If you were watching the news coming out of
this year's EVE Online
Fanfest, you no doubt heard Senior Producer Andie Nordgren
's incredibly ambitious five year vision. The past few expansions have been mostly filled with bug fixes and improvements to existing gameplay, but the goal is now to begin delivering an epic vision of deep space exploration
, colonisation, and PvP raids on enemy infrastructure. The five year roadmap toward this goal includes the addition of player-built stargates and completely uncharted solar systems to locate, explore and build an empire in. If the very idea of that doesn't make shivers go down your spine, something may be wrong with your central nervous system.
has opened new space before with the addition of the drone regions in nullsec and some new lowsec systems for faction warfare, but it wasn't until 2009's Apocrypha
expansion that we saw a true exploration and long-term colonisation effort get underway. I think the intoxicating draw of wormhole exploration was primarily due to the fact that the new systems were hidden and the information on them wasn't public. Just adding new solar systems to the existing stargate network wouldn't have had the same effect. Nordgren's vision may take up to 10 expansions to fully realise, but what kinds of features will we need in those expansions to recreate true exploration and deep space colonisation?
In this week's EVE Evolved
, I look at some of the challenges CCP will have to overcome to make deep space colonisation a reality and what small steps could be taken in each expansion to get us there.
How might player-built stargates work?
The idea of scanning for unexplored new solar systems and jumping to them with a special kind of stargate
really appeals to me, but I'd hate for something so epic to be built with a simple system like that used for scan probes. To keep the feeling of truly exploring deep space, I think it would be awesome if the new solar systems were completely off the grid and had to be found by players firing blindly into the void. Player-built stargates could be programmed with a rough distance for the jump and a certain declination and ascension angle in degrees and minutes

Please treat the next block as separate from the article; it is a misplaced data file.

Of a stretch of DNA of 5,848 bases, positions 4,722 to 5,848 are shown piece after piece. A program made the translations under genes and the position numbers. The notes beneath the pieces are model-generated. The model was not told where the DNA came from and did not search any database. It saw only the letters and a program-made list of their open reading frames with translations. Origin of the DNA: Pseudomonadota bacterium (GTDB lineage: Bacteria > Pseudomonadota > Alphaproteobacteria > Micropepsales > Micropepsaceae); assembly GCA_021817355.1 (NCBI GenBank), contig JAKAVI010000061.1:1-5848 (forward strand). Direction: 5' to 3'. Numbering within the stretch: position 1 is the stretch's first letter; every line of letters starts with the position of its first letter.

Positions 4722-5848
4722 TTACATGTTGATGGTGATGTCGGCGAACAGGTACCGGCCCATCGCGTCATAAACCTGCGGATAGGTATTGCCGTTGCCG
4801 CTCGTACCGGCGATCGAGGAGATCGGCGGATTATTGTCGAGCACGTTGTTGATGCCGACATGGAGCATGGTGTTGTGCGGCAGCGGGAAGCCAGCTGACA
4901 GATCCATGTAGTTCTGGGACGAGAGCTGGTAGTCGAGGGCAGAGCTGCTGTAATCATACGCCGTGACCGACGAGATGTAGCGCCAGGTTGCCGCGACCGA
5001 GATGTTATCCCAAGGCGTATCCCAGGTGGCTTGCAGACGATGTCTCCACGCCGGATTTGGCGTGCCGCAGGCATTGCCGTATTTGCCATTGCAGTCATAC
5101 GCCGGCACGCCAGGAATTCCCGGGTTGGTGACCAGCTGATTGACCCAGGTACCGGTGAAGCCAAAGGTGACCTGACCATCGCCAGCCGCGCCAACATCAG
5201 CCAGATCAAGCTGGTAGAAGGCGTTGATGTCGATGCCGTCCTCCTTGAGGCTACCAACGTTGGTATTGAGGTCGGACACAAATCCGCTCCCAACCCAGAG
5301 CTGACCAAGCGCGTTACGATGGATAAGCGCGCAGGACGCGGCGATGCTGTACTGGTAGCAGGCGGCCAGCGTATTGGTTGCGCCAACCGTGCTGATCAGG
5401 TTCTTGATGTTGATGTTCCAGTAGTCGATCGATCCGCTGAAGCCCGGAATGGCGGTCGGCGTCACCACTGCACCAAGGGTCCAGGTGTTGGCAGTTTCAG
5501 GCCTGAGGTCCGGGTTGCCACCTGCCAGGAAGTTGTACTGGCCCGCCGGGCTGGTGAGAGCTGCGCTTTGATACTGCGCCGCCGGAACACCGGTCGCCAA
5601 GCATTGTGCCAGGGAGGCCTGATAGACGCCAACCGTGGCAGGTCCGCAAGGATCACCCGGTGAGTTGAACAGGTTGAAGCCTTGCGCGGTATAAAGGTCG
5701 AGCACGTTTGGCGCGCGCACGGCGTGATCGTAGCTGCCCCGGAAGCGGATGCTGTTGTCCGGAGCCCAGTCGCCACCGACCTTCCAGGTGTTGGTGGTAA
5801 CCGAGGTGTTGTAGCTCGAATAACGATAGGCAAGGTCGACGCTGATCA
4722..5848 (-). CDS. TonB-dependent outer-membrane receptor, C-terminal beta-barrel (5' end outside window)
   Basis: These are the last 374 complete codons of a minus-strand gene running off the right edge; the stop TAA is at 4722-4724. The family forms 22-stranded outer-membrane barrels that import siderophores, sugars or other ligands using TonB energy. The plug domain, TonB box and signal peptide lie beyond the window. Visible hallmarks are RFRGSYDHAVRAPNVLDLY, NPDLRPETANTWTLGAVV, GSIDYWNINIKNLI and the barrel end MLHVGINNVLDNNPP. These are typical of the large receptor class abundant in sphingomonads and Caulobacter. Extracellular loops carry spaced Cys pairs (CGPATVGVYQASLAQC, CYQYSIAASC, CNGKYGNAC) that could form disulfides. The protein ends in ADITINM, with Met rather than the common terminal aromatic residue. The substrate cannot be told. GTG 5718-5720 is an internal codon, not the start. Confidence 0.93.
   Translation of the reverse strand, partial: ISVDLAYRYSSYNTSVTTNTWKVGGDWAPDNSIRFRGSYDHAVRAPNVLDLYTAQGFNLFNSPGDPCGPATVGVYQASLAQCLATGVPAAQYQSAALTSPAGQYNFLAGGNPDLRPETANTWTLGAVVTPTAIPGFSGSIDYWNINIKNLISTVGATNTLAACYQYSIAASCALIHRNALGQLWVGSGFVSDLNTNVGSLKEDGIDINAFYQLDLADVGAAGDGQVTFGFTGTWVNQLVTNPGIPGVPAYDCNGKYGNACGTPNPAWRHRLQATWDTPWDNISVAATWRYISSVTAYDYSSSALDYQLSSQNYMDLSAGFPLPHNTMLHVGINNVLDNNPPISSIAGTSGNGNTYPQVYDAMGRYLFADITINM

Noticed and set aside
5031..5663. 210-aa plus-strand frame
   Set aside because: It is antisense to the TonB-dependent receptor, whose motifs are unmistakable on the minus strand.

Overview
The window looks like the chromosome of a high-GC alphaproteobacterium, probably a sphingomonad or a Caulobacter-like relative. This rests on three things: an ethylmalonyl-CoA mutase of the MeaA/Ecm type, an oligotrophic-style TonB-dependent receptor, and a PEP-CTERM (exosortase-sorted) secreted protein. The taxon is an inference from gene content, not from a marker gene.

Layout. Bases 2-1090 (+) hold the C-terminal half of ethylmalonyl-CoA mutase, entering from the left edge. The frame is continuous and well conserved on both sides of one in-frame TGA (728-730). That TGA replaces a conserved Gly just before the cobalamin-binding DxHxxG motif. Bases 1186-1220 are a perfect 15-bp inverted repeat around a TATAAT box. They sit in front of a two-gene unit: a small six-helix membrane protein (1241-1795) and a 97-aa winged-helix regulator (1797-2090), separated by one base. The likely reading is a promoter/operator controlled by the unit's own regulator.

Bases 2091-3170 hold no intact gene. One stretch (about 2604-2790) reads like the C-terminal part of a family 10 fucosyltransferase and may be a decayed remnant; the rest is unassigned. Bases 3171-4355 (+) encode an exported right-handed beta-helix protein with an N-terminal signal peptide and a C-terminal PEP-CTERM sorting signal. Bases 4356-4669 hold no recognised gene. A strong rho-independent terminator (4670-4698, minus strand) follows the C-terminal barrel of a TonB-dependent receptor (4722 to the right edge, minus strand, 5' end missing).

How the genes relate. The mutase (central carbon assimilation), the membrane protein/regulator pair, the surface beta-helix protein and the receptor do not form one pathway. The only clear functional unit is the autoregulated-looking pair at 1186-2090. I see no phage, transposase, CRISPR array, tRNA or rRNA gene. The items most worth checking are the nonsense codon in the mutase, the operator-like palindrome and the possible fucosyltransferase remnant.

. We could then literally fling players or deep space remote probes blindly to incrementally change co-ordinates, hoping to strike it lucky and land close to a new star system or some juicy oddity in deep space.
If the end point of the jump happens to be within a few thousand AU of a new solar system, the star would be visible in the distance and could be warped to. Actually finding a new solar system with this mechanic would be a tricky and drawn-out process but potentially incredibly worthwhile. After scouting a newly discovered solar system for resources, corporations would likely spend the time to find a more accurate fix closer to the parent star and build a return stargate on the other side. If we give players the ability to construct stargates anywhere in empty space, rival corporations could even build their own secret multi-jump routes of stargates in the void between solar systems to bypass enemy territory.
A new warfare dynamic
The ability to create individual stargates pointing in a particular direction without a return gate on the other side could create an incredibly interesting territorial warfare dynamic. All CCP would have to do is make it so that stargates are visible if you're within a few hundred or thousand AU, just as I proposed earlier for stars. An interesting strategic metagame would then arise
, one in which corporations would search for each other's stargates and attempt to cut off access to the solar system. That's got to be more fun and meaningful than shooting at otherwise pointless territorial claim units and sovereignty blockade units, and it opens the door to some very interesting tactics.
Most corporations would want to have a return gate for easy logistics, but that could potentially represent a security risk if it's discovered. A rival corp might be able to hack the return stargate to gain access to its co-ordinates or find them out through traditional espionage and could then locate and destroy a vital part of the logistics chain. Attacking corporations might even choose not to build a return gate, effectively stranding its pilots in enemy territory and making suicide attack fleets. It would then be down to the defender to hunt down the attacker's stargate at its remote location and knock it out.